On a functional level, the design system needed to support all the 320 languages covered by Wise in the product. Wise Sans supports 342 languages, and Inter supports 119 so we needed to augment the design system with open source alternatives for Chinese, Japanese and Cyrillic. 

MK:          Ragged Edge has a lot of type-driven work, does the studio collaborate with type foundries on these projects? Or are there strong type designers in-house?

RE:          Both! We love creating our own typefaces and collaborating with our favorite foundries. For Wise, we partnered with Mario Feliciano to design the international glyphs for Wise Sans, a customised version of his stunning Parafina display typeface. Additionally, we enlisted the expertise of Luke Prowse at NaN foundry to expand its language support and make some production refinements to ensure its seamless integration into the product. NaN also added 12 new currency symbols to Inter, the open source typeface by Rasmuss Anderson, meaning it works for all of the currencies that Wise supports. Finally, we collaborated with NaN to perfect the Wise logotype, once we had settled on the final design.

MK:          There’s a pretty light and colloquial tone of voice in the copywriting, which is typically unusual for a financial institution, how did you all arrive at that approach? 

RE:          Wise has always intentionally set themselves apart, so we knew that they weren't going to sound like other financial institutions. However, we were particularly inspired by our concept of 'The World's Money' and our ambition to create a brand that is accessible to everyone. Wise prioritizes people in everything they do, which is reflected in their conversational and light tone. Their ultimate goal is to communicate clearly and concisely with just the right amount of personality to stand out.

MK:          I’ve seen Wise’s own team proudly trumpeting this rebrand all over social, how does Ragged Edge go about getting strong buy-in on the client side?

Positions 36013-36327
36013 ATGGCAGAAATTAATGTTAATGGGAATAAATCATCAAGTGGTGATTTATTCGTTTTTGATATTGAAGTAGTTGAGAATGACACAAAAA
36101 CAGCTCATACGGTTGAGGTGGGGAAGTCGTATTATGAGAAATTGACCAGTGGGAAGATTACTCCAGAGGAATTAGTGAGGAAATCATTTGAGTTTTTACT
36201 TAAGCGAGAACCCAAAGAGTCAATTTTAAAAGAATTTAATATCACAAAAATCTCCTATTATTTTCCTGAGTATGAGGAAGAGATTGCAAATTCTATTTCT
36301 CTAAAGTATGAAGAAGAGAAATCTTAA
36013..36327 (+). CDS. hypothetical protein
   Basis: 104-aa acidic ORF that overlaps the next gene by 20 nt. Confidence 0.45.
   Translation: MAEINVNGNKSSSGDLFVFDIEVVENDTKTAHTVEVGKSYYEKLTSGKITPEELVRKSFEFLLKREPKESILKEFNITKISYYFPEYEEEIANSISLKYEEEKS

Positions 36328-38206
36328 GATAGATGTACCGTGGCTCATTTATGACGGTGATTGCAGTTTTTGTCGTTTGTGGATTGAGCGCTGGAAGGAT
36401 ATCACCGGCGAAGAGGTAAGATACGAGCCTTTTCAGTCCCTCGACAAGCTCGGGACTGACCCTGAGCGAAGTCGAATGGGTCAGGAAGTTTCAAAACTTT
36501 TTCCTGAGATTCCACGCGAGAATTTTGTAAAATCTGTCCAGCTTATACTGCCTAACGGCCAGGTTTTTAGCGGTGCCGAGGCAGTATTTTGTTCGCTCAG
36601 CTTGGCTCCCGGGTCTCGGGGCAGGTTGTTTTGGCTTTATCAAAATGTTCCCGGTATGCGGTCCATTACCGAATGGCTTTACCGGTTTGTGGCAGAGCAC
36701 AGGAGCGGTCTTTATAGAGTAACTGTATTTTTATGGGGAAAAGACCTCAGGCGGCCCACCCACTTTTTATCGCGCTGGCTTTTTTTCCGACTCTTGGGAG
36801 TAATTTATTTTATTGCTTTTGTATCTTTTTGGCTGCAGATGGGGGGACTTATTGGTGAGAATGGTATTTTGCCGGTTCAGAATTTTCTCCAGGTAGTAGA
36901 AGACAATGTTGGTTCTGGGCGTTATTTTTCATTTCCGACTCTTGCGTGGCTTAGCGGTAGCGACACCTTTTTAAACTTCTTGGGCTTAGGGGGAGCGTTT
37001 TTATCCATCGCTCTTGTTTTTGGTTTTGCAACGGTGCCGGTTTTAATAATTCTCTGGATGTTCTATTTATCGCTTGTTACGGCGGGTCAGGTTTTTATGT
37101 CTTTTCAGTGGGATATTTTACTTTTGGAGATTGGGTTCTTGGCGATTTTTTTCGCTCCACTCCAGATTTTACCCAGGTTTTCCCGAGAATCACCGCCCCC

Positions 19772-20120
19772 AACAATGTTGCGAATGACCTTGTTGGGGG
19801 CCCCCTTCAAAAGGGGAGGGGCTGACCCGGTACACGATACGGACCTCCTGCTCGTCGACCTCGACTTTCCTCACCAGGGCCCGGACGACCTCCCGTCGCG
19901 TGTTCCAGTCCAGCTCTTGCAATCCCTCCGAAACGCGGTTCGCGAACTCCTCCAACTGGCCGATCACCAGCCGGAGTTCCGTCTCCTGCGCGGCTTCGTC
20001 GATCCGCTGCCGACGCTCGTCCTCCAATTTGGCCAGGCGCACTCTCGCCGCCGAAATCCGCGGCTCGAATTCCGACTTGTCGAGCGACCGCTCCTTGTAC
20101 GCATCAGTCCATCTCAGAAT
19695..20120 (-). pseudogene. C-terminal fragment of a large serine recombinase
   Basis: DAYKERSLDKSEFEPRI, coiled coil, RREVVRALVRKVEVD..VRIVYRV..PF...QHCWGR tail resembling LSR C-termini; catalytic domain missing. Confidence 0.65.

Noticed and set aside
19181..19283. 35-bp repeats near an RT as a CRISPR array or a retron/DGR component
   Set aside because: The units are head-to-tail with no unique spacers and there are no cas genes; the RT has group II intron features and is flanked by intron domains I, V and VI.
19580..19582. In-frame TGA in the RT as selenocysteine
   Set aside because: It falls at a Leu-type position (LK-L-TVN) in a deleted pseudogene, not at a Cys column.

RE:          We already shared some important goals; we knew we wanted to create something unique and we knew we wanted to create the most accessible brand possible so that the product could work for everyone, everywhere. We presented a few concepts and by the second presentation, we all knew we were onto something exciting. From that moment onwards we opened up our Figma files and invited the Wise team in so that they could test our proposals in the product quickly and easily. Bringing brand and product together was crucial to this project’s success, so every element was rigorously tested and put through its paces in the design system. Our single minded concept of making ‘The World’s Money’ work for everyone everywhere drove all of our decisions and kept the whole team pulling in the same direction. This thorough approach and close collaboration ensured that Wise were fully engaged at every stage. We all knew we’d left nothing to chance. It helped create the feeling of one team, all working towards those shared goals. 

MK:          At one point it felt like Crypto could be a form of the new global currency (maybe less so now), do you see this as the case? Or do you see services like Wise as the future of global money? 

I can't comment on the credibility of Crypto, but I can say that I believe Wise is the future of global money. They're creating a better way to make the world's money work for everyone, and their platform already powers a significant portion of international money transfers. At the last count, they were responsible for moving 4% of the world's money and have saved the world $1 billion in fees, which always blows my mind.

MK:          Tiny segway, but on topic with our financial lingo, what advice do you have for designers who are open to slowly compounding their way to success?

RE:          We believe that everything comes down to maintaining a growth mindset. As designers, we understand that there's always room for improvement and a better way of doing things. We stay open to new ideas, different ways of thinking, and learning new skills. We also believe that it's important to work on our craft every day, even if we're only making small improvements. After all, the tiny details add up to the big picture. So it's essential to decide what 'a growth mindset' means to you personally and embrace it. By doing this consistently, you can keep improving and compound your own success over time.

MK:          After surely scanning endless currency textures, which country has the best-designed bank notes? 

RE:          Banknote designs tend to follow established conventions; they feature interesting imagery or culturally significant stories alongside often illegible typography. The (surprising) homogeneity of these designs makes it difficult to choose a favourite. However, during our research, we stumbled upon an old Dowling Duncan project from 2010, which presented a conceptual redesign of the US banknotes. The project focused on improving usability and accessibility. And it reminded us of our own goal: making The World's Money work for everyone, everywhere.